Strange locomotives from the Internet Archive



February 10th, 2022

The internet is a fantastic tool for sharing and highlighting history to a wide, global audience and the world of railways in particular sees much coverage online to both a railfan and non-railfan audience. Archives are incredibly important in assuring that new and younger railfans appreciate the vast history of railways and railroads and it is commendable when such resources become freely available on the internet through libraries and museums often in collaboration with photographers, publishers and digitization bodies.

Within the Internet Archive is a collection of railway and railroad publications offered through the Carnegie Library of Pittsburgh courtesy of Digitizing Sponsor, the Lyrasis Members and Sloan Foundation. Other such collections available through the Internet Archive service come from the Smithsonian Libraries and archives in Australia. With many of these images well over 100 years old, they are more than likely in the public domain and those offered through Flickr's Commons service state that they have "no known copyright restrictions".

With that in mind, We Are Railfans decided to pick out some of weirdest and most wonderful locomotives depicted in these images.

All images, unless otherwise stated, come courtesy of the Internet Archive on Flickr Commons, with the Carnegie Library of Pittsburgh as the contributing library and Lyrasis Members and Sloan Foundation as the Digitizing Sponsor.

14574099618e2f25928d4 Steam Railcars are still known quite widely by railfans in places like the UK where some remain in service on heritage lines like the South Devon Railway. But these often have an appearance similar to more conventional Diesel / Electric Multiple Units (DMUs / EMUs) whereas this example from the London & South Western Railway, depicted in 'Railway & Locomotive Engineering' c.1903, has a clearer resemblance to a steam engine, with a visible chimney and cab.

14756260314edf9b01a1c In Switzerland, steam quickly fell to the extensive use of electric railways but that didn't mean the earlier form of traction was left underdeveloped. Locomotives like this modified Zoelly Turbine experiment, depicted in 1924, resulted in the addition of components we would now consider highly unusual. Condensers are seen either side of the boiler and a draught fan is housed inside the streamline nose design.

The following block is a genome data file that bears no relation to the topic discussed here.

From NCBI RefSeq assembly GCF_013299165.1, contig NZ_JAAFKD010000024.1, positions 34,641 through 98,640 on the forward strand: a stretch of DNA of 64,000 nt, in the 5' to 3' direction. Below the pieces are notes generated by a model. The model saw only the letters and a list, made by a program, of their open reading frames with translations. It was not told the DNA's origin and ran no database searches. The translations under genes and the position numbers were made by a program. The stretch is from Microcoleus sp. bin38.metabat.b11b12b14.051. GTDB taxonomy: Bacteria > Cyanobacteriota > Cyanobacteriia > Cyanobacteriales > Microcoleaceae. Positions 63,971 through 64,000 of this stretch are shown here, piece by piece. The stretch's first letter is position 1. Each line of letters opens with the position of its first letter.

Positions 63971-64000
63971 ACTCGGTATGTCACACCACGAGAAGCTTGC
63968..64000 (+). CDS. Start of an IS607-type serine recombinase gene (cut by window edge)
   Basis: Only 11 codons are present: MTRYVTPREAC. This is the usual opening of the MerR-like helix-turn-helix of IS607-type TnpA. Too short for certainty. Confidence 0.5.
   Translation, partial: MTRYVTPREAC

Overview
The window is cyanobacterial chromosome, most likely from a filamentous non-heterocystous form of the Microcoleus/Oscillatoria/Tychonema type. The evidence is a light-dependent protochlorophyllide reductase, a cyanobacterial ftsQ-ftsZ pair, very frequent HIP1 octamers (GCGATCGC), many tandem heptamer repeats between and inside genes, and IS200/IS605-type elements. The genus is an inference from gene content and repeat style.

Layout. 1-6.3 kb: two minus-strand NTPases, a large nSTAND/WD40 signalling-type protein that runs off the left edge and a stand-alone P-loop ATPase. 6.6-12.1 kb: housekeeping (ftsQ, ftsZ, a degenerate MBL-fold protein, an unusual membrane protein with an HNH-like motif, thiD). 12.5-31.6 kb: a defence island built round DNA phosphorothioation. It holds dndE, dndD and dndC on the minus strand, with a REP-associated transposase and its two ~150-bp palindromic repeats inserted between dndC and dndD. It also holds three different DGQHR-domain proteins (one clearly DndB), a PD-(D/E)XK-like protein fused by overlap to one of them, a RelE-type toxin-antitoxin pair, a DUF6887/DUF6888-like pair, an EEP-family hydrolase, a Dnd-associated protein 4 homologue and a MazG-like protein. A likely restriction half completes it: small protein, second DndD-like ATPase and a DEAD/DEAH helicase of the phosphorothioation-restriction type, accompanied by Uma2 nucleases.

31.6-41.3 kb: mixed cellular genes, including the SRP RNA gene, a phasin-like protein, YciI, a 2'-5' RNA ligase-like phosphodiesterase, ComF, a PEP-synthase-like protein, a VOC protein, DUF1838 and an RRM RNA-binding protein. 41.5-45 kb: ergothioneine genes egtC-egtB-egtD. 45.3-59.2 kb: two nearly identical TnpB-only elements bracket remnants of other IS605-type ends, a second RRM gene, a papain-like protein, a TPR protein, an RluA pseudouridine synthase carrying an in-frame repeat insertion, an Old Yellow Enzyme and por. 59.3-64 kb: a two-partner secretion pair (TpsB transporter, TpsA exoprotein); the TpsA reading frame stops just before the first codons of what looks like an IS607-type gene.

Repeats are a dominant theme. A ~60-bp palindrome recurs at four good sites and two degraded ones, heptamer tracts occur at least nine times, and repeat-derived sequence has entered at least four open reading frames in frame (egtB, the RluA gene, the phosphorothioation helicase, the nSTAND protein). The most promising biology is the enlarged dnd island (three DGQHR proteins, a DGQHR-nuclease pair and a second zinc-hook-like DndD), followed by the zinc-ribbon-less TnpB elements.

14758444481b4e8499a45 This otherwise standard-looking 4-4-0 locomotive has an elaborate cab design. 'Kosciusko' was one of James MillHolland's products and others had similarly-styled cabs and footplates. Millholland was a railroad pioneer in 19th century America. This image is from 1896. 147384216869a33ee7bf2 Oil burning locomotives were not uncommon in the USA and were also used elsewhere, including the UK, during various periods in time. Tenders for these locomotives looked more like tank wagons as they contained oil rather than coal or water and this is the case here with this Thomas & Stetson locomotive seen in 1902. As with other oil-fired locomotives this one is seen running 'cab forward'.

1476089985555858cb2c8 Alternative fuels were also seen in experiments in Europe and this German 4-6-0 locomotive used pulverized lignite (a low grade coal) stored in the oversized tender. Results were reported satisfactory in 1928, by which time such experiments were deemed to have failed in the USA. 147594363221e89eccb86 Earlier in Europe the double-barrel boiler was in use on the Eastern Railway of France. This 4-4-0 is shown with the top half halting short of the chimney in 1900. 1459548686865cd81f73a You would be forgiven for mistaking the appearance of this cab to be that of a British signalbox, with its oblong shape and numerous windows. But in fact this arrangement was seen on a number of American 'Camelback' locomotives which accommodated the cab atop or at the centre of the boiler. The mid-1800s marked the first appearance of these strange units, which themselves came in a variety of styles. 14575001367f39e13268d In the examples above and below two cabs appear to be in place - one in the middle of the boiler and one near the tender. These were in fact the positions for the engineer and fireman who were separated. The large firebox was unable to accommodate a conventional cab. Communication between engineer and fireman was difficult and other dangers presented by these locomotives saw them eventually withdrawn. 14573706849af5bb9a5ed

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